Debunking The Myth Of Less Protein For Older Cats
Back in the day, veterinarians recommended less animal protein for older cats. Why? Because studies were showing that cats over 7 years old, who ate commercially prepared, high protein diets had kidney and liver problems. Their organs just weren’t strong enough to process through the protein that they were eating.
Fast forward to today and we (as well as many veterinarians) now know that the kidneys and liver of cats are perfectly able to process meat – so long as it’s quality meat.
You see, it was never protein that was the problem. It was the quality of the meat in these commercial pet foods that was the problem. So many cats passed away early because of this recommendation – since aging cats actually need more protein than they did when they were younger.
Cats are obligate carnivores and need a high amount of quality animal protein in their diets – regardless of their age. What we’ve found is that cats who are fed balanced raw diets (vs. kibble and canned) from a young age have less kidney issues altogether. However, if your cat is in the later stages of kidney failure, a reduced amount of excellent quality animal protein is suggested – but should still be offered in a kidney-friendly fresh food format.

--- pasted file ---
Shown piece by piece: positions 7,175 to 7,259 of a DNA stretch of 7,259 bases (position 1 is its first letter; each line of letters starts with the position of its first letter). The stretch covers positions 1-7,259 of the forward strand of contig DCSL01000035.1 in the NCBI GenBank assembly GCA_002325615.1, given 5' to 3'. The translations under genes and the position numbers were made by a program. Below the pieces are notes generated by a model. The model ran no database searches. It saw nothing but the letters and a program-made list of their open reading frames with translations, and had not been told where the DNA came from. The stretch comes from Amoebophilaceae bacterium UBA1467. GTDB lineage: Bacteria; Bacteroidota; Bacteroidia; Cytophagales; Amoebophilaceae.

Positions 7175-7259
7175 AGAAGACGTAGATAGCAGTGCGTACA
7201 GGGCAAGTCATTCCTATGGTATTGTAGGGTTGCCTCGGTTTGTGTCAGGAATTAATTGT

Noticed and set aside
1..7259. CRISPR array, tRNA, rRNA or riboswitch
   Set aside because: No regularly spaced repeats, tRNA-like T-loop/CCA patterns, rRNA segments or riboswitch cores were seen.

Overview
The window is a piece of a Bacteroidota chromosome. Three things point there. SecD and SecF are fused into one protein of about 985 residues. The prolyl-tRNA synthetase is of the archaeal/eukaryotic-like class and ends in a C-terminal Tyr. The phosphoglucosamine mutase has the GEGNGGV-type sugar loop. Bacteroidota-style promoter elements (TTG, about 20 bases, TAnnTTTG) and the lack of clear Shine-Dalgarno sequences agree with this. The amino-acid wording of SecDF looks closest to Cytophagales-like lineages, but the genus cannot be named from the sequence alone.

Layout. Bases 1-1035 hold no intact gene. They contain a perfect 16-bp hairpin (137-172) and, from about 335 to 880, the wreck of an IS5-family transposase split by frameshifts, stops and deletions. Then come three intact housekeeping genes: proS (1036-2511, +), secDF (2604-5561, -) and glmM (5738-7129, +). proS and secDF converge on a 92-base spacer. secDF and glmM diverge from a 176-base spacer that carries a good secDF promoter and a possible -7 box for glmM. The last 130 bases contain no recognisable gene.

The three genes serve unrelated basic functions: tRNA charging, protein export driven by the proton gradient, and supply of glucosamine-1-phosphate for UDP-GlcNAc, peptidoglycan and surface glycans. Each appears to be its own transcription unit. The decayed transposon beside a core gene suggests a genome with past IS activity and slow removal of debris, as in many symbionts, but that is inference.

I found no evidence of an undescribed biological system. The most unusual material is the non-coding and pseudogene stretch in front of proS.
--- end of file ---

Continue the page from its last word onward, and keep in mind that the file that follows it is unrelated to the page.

I want to express the importance of QUALITY protein in your cat’s diet. The more digestible the protein and the higher the moisture, the easier it is for the organs of an older cat to process. If we feed less protein to older cats, rather than higher quality protein, we’re actually shortening their lifespan.
And we don’t want that.
In order to understand what quality of protein you’re feeding your cat, you must know the source. Big brand commercial cat foods have found an inexpensive way to increase the protein count in cat food. They are able to substitute (or add to) the meat with soy and corn – which can also be considered “protein”. However, these ingredients are not only unnecessary for cats, they’re potentially very dangerous.
My advice is to find an independently owned health pet food store close to you and discuss protein sources with them – these smaller stores often do most of the research for you. Sourcing (where the food and its ingredients come from) is an increasingly important topic – and nearly every day we hear about a new food recall because the sourcing was questionable. We also suggest finding a holistic veterinarian nearby and discussing your older cat’s nutritional requirements. With just a little effort, you can make a big difference in your cat’s life!
The Best Addition To An Older Cat's Diet